Charlotte Winsor will, it appears, escape all punishment for her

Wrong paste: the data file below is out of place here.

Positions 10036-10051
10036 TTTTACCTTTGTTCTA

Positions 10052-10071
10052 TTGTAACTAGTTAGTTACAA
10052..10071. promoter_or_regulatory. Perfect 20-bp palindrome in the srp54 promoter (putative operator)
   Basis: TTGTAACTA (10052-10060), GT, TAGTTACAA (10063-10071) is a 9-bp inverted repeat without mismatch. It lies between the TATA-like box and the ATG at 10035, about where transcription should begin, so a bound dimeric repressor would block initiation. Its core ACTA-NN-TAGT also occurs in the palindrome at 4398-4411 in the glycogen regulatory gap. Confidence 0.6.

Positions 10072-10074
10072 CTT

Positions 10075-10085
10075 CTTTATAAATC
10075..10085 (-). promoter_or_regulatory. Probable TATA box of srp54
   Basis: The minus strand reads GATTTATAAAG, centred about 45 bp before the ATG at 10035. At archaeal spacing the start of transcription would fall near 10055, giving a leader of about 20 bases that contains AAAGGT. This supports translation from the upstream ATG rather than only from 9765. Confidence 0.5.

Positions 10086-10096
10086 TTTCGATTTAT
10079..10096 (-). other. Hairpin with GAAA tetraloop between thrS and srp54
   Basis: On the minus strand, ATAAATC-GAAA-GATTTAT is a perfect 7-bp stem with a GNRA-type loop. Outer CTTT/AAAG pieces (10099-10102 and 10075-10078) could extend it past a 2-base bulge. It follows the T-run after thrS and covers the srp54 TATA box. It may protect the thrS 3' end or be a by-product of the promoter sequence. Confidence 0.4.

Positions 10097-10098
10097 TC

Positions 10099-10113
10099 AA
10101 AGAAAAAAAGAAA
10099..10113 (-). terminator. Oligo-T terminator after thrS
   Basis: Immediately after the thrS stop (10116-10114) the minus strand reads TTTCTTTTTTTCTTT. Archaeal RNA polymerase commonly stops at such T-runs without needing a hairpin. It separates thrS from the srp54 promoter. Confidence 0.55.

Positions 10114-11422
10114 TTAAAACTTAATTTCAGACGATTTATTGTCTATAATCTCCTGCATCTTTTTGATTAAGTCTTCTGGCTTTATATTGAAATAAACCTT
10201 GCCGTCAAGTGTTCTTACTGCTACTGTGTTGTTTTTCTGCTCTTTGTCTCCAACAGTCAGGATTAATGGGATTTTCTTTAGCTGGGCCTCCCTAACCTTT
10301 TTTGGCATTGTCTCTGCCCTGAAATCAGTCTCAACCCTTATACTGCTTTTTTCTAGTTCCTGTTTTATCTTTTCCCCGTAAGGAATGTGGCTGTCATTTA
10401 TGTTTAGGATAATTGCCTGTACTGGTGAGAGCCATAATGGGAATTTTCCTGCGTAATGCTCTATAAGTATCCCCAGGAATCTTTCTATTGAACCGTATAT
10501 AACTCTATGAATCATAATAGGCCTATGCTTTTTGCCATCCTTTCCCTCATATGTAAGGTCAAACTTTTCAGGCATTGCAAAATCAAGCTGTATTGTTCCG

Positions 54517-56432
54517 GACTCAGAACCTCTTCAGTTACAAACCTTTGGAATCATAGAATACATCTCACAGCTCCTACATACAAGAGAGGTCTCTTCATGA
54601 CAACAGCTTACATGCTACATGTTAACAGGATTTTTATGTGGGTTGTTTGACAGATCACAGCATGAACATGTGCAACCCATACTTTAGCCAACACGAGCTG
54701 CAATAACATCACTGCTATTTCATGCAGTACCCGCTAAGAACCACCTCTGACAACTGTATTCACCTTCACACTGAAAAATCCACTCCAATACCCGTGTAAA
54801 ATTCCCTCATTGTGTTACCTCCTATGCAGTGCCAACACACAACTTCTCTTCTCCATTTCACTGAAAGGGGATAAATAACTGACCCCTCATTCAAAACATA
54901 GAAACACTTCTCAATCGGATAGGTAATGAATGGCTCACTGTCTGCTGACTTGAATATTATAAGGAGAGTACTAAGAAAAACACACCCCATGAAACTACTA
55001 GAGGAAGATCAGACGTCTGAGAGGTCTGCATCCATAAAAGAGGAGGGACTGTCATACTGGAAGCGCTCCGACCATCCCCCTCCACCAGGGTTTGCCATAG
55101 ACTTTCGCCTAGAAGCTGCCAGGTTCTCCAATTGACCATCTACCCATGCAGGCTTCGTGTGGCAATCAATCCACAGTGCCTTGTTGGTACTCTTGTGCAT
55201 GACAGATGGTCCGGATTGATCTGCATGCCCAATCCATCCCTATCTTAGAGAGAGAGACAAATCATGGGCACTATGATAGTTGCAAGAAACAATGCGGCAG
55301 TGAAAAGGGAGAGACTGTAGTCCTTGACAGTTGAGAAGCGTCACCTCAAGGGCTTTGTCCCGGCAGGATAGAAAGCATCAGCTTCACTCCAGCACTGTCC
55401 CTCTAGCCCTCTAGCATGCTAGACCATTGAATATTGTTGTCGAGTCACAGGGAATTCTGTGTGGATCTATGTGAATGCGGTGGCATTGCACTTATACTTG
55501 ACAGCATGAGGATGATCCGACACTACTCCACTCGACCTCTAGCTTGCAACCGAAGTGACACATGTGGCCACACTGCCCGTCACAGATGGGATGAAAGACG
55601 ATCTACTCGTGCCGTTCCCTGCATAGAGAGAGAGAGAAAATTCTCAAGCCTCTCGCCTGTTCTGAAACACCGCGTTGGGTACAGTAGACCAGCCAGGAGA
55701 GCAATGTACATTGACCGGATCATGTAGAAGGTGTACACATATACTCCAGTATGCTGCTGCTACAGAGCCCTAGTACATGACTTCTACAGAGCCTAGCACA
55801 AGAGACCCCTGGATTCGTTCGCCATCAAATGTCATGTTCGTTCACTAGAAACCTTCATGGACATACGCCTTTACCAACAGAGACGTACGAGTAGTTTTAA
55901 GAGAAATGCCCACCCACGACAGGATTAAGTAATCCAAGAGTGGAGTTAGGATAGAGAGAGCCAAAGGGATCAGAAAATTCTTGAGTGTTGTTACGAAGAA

crimes, an 1, strange to say, the public will probably approve the escape. A legal principle worth fifty such lives as hers was en- dangered by her sentence. She hal been tried at the previous assizes, but the jury could not agree, and the judge, instead of starving them till they did, allowed them to be discharged. She was then tried again and sentenced, but her counsel contended that a jury in a criminal case could not be so discharged, and that his client was being placed a second time in jeopardy on the same charge, contrary to the law. The point was overruled, but has since been revived, and is thought so important that it has been laid before the twelve judges. The public will regret the failure of justice, but the principle is a dangerous one to give up, for two reasons. The Crown or a wealthy prosecutor may hunt a man to death by successive trials under pretence of new evidence, and juries will constantly find themselves unable to agree, thereby ex- posing the accused to months of imprisonment without a trial.